Advertisement

Teachers feel ‘peace of mind’ after Georgia expands vaccine rollout

Published: Feb. 26, 2021 at 6:29 PM EST
Email This Link
Share on Pinterest
Share on LinkedIn

AUGUSTA, Ga. (WRDW/WAGT) - The vaccine rollout is getting bigger, and that means a lot more people will try to get the shot.

Right now, about 2 million people in Georgia are eligible for the vaccine. But on March 8, more people in Georgia will be eligible to sign up and that includes teachers.

Gov. Brian Kemp hopes adding school employees to the mix will mean all schools will transition back to in-person learning five days per week.

But he still does acknowledge, just like we saw in the first rollout, demand will exceed the supply.

But for teachers, going to work and taking precautions has an added layer.

“I have not been inside anywhere to shop since the summer. I have been doing extreme social distancing because I felt like the only way I could afford to take risk was inside the school,” Margaret Strickland, head of Westabou Montessori School, said.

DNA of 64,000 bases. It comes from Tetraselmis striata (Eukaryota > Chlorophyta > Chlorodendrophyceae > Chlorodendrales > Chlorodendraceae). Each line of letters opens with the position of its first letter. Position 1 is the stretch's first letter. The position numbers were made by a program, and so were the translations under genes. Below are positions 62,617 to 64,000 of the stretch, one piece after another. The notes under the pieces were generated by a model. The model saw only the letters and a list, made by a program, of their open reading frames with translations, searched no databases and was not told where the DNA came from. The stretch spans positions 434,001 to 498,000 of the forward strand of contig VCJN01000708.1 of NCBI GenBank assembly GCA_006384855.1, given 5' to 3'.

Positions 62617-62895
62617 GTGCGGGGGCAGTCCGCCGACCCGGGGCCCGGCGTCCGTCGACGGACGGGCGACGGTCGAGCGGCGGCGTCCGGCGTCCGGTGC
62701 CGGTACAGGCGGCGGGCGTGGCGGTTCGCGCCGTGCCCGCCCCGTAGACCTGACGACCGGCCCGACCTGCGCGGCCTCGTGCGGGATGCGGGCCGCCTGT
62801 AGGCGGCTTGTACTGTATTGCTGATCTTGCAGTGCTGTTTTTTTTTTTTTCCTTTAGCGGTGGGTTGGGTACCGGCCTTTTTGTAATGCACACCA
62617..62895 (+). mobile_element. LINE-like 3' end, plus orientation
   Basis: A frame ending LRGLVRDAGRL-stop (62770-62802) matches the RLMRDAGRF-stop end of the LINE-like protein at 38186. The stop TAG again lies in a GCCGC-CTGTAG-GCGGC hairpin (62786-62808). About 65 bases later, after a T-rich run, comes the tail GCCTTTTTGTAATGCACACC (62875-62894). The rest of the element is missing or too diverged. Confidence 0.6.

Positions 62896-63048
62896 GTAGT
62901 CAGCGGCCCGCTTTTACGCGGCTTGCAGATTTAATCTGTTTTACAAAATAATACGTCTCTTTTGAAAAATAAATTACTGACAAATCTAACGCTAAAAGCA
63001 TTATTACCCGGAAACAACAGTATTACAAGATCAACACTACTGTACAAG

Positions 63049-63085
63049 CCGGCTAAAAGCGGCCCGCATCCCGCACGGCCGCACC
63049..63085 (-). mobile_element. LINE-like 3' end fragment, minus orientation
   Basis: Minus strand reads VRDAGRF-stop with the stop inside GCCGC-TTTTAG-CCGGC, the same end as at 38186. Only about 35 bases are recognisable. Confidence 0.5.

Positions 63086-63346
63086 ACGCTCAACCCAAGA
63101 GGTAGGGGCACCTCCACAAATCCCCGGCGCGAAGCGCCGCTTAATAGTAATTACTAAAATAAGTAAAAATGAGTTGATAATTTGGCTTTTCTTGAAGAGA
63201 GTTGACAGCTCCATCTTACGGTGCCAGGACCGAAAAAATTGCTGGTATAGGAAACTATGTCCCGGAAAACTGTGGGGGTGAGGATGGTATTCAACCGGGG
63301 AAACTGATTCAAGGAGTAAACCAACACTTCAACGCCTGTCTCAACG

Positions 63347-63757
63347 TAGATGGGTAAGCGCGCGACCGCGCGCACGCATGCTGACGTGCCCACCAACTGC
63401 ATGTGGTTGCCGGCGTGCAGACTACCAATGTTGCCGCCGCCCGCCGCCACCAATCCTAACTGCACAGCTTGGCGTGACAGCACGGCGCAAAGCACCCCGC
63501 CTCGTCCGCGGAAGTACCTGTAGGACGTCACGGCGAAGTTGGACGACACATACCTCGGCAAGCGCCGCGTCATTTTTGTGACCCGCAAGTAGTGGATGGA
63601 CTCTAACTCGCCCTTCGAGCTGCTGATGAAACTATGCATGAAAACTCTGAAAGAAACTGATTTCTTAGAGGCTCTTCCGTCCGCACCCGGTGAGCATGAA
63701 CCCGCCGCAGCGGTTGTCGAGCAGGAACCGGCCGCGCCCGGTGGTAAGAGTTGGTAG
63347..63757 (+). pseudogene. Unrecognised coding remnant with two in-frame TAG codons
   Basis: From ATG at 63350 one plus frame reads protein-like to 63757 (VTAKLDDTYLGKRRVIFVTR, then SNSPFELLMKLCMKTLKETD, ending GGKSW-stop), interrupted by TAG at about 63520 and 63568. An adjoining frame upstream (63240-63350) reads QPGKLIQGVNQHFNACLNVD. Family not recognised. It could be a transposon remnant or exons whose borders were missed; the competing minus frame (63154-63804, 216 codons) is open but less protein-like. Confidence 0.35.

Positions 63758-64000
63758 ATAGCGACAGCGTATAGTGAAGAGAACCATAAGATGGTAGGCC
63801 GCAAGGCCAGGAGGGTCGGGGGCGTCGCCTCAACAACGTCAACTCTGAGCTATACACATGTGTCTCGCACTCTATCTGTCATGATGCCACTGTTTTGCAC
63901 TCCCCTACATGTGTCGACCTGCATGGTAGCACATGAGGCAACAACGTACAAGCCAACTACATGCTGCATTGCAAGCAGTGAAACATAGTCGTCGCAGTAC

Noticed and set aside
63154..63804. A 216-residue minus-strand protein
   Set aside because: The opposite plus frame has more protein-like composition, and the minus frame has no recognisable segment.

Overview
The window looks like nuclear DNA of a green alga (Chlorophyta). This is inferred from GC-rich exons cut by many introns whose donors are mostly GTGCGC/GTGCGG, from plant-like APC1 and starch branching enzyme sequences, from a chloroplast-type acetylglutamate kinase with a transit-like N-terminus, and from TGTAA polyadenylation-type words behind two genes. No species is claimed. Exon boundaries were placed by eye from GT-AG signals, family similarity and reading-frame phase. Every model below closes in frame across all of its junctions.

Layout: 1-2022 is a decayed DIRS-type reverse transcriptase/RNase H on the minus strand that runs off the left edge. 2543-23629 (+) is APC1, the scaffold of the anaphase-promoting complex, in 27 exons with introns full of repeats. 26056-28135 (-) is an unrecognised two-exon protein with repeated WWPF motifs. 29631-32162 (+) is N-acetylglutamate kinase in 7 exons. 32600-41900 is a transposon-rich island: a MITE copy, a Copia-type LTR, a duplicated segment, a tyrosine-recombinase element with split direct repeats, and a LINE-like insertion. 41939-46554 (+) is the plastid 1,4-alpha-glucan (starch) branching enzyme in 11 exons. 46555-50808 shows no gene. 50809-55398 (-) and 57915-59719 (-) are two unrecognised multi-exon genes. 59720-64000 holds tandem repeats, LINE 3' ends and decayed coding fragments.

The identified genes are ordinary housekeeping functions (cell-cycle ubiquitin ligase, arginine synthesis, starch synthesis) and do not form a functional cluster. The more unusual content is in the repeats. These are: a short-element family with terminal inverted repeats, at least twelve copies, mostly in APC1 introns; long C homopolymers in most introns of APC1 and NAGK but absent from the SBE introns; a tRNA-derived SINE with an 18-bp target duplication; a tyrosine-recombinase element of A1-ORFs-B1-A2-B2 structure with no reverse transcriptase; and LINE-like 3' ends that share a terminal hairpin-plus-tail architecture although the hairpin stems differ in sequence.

“Even though we’re putting as many safeguards as possible in, we know that the risk is there every day,” said Teacher Amanda Stevens

So, imagine the relief people like these two felt when the governor announced their time had come.

“My husband told me yesterday, ‘Hey, did you see this?’ and I was literally online at 11:59 last night looking to see ‘Is it up yet? Is it up yet?” Strickland said. “I signed up immediately this morning.”

Strickland says she’s encouraging her teachers to sign up for vaccines through whatever providers they can.

But for larger school districts and institutions, Augusta University says they’re stepping in to help get employees vaccinated.

They say it’s too soon to announce any official plans, but Columbia County schools say 1,750 of their employees have already expressed interest in getting vaccinated.

Richmond County says the results of their vaccination survey will be ready by Monday.

But across the state, this announcement giving teachers comfort they’ve been fighting for, for weeks.

“I think that allowing us the peace of mind of knowing that it likely will not be a deadly risk is very helpful,” Stevens said.

And it’s another step toward stopping the spread of COVID-19.

Kemp says the reason vaccinations for teachers won’t start until March 8, is to give people aged over 65 and the most vulnerable populations another week to get their shots.

Copyright 2021 WRDW/WAGT. All rights reserved.